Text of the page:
Second, Smart—or its ultimate owner, the Indonesian Anthoni Salim, or his top executive Manuel Pangilinan—lobbied in 2004 for a law that would have declared that a “telecommunications entity shall be deemed to have complied with the requirement of making a public offering of its shares if two-thirds of its outstanding voting stock are owned and controlled directly or indirectly, by a listed company.” That was of course tailor-made to exempt Smart from the Public Telecommunications Policy Act’s requirement that a telco must be publicly listed. Few supported the bill for its clear intention to serve an Indonesian-controlled company, and it was withdrawn without even being deliberated by a committee.
Ramon Isberto, Smart senior vice president for public affairs, as of press time had not replied at all to my queries on this franchise problem, which I had asked him Monday.
PLDT itself has been reporting to the US Securities and Exchange Commission its failure to list Smart’s shares as one of the “risk factors” for its profitability. In its most recent report (“Form 20-F”) covering the year 2015, it explained:
“The Philippine Congress may revoke, or the Solicitor General of the Philippines may file a case against Smart to revoke, the franchise of Smart and DMPI [Digital Mobile, which operates Sun cellular services under the "Sun” brand] for their failure to comply with RA 7925, which requires making a public offering of at least 30 percent of the aggregate common shares of a telecommunications entity with regulated types of services…
“If Smart and DMPI are found to be in violation of RA 7925, this could result in the revocation of the franchises of Smart and DMPI and in the filing of a quo warranto case against Smart and DMPI by the Office of the Solicitor General of the Philippines.., the occurrence of any of which could have a material adverse effect on our business, results of operations, financial condition and prospects.”
Disastrous for PLDT
Smart’s losing its franchise as a telco would be disastrous for PLDT: 68 percent of its revenues come from its subsidiary’s mobile phone operations. The timing couldn’t be much worse as next year PLDT would have to book another estimated P5 billion in losses because of the steep fall—and expected continued decline—in the share prices of the German firm Rocket, 10 percent of whose shares PLDT bought in 2014 at its listing price of 42 euros per share. Its share prices are about half now. Its main competitor Globe has also succeeded in getting significant market shares that contributed to the steep 35 percent drop in PLDT’s income in 2015.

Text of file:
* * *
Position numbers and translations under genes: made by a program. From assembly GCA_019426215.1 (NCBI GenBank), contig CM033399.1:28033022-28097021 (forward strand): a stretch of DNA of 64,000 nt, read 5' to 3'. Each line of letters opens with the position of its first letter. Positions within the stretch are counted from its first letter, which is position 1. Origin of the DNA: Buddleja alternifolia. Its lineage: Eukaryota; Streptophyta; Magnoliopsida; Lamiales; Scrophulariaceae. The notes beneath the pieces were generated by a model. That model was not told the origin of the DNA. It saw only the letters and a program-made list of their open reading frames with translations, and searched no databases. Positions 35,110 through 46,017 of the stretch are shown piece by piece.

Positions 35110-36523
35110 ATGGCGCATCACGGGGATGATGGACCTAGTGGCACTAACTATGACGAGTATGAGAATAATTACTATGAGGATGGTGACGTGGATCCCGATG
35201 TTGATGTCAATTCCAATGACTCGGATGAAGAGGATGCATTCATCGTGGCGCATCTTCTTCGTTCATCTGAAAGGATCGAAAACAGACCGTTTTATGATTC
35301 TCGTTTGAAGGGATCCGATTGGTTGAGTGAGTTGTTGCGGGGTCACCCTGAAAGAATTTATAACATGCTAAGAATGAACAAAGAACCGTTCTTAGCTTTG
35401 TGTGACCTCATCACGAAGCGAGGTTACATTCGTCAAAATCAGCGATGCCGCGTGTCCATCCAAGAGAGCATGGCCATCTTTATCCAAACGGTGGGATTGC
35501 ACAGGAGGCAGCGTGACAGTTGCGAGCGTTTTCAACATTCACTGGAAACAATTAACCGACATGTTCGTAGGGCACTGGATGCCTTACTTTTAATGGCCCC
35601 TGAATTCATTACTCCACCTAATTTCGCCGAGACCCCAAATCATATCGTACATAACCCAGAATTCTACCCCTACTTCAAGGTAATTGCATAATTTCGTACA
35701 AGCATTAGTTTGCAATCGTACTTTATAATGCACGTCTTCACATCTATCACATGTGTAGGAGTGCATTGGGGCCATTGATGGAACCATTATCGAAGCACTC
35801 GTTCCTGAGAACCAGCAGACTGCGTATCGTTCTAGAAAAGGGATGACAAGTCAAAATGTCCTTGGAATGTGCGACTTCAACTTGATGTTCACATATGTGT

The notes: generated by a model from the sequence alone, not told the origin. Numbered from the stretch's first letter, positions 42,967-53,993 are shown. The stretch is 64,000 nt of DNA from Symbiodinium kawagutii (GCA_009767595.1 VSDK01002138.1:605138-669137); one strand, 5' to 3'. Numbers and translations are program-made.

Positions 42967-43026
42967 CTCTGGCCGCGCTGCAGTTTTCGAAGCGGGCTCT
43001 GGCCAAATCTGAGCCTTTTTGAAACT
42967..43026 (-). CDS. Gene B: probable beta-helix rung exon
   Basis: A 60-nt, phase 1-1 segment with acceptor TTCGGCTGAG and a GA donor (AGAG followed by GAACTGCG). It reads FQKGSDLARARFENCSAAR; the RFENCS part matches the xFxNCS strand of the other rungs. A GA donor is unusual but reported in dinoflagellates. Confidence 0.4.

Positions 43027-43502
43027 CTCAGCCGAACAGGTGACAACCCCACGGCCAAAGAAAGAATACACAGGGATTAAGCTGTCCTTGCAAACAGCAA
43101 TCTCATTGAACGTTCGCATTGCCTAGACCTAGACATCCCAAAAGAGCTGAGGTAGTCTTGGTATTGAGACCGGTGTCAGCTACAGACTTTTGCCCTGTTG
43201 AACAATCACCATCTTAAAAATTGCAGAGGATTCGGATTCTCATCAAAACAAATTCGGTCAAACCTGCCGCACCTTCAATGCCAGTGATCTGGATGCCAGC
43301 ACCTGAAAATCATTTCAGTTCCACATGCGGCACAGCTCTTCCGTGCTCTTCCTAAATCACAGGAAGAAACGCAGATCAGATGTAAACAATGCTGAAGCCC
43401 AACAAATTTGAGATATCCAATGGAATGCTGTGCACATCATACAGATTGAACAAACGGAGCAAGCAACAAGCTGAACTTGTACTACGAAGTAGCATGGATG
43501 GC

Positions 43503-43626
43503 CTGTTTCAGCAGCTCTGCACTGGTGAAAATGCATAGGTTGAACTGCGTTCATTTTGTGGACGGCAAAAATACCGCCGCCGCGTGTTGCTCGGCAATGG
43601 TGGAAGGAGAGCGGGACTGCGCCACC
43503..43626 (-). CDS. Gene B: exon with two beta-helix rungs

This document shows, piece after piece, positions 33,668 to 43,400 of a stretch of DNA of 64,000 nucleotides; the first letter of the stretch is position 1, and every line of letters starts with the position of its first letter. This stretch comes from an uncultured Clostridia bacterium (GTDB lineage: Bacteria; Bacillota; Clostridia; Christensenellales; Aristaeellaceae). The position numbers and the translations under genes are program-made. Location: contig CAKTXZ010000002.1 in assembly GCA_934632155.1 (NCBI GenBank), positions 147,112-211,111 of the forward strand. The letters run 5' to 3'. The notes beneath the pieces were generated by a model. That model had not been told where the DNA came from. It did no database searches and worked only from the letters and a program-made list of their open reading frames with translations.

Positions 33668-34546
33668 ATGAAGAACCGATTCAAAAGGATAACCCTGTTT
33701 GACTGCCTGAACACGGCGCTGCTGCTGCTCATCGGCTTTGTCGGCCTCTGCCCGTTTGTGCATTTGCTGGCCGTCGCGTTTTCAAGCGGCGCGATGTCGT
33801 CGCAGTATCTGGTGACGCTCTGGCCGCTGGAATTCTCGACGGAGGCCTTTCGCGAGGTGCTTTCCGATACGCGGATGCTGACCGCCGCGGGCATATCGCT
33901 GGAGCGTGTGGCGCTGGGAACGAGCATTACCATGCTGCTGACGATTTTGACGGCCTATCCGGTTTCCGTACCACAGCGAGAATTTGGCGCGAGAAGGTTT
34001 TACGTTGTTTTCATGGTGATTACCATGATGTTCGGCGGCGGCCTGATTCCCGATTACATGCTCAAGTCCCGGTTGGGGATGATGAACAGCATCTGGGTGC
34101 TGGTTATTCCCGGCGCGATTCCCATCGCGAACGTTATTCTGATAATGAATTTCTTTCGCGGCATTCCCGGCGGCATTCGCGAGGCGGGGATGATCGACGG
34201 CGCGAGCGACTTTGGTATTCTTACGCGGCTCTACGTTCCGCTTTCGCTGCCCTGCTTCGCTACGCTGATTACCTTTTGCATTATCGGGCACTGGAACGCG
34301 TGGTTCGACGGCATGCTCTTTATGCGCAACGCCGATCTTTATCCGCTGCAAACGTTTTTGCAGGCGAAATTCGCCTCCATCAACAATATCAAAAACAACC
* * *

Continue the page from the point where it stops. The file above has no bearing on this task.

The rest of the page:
Whoever in government who can solve PLDT/Smart’s problem would be in effect winning something like the US Poswerball lottery in January 2016, an analyst quipped. (Prize there was the record $1.6 billion).
Why did PLDT make such a horrendous strategic blunder of not listing Smart in the stock market, which would be grounds for it to lose its right to operate a telecom business?
“Sheer arrogance,” says a member of the House committee on legislative franchises. “This country has been that conglomerate’s oyster. PLDT’s owners and executives thought that it would be a cinch to get another 25-year franchise by hook or by crook. Or perhaps it miscalculated that this congress would still be dominated by the Liberal Party, with its president Manuel Roxas III, since they were just days short of getting a franchise in the last Congress.?”
“PLDT obviously thought that if it could go around the constitutional limit on foreign investments*, it’s a walk in the park to skirt the public-listing requirement,” he said.
Smart and PLDT though could still be saved by some executive action by President Duterte. But will he, given his declared disdain for oligarchs?
One stock market analyst though is still confident that Smart will be saved somehow: “PLDT and Smart are too big to fail. For Smart to stop operations, and for PLDT to crawl on the ground would disrupt business so much, even crash the stock market, and pull down our economy. Some 50 million Filipinos—Smart’s active cellphone subscribers—would overnight be deprived of communications service.”
“We just have to forget our laws, and let Smart operate,” he added, with a wink. “Accuse Manny V. Salim [s[sic] anything else, but you can’t accuse him of stupidity. He’s got some secret solution, or a Plan B,” an investment analyst said however.
The problem is clearly one of the worst legacies of President Aquino: In the last six years, he could have threatened and prodded Smart to start efforts to list its shares, or face severe penalties and then ultimately, closure.
He didn’t, and now the nation is hostage to an Indonesian magnate’s firm, ignoring our laws. What kind of spineless country have we become?
*For more on PLDT’s violation of constitutional limits on foreign investments in public utilities, refer to my book Colossal Deception: How Foreign Firms Control Our Telecom Industry — A Case Study on Corruption, Cronyism, and Regulatory Capture in the Philippines.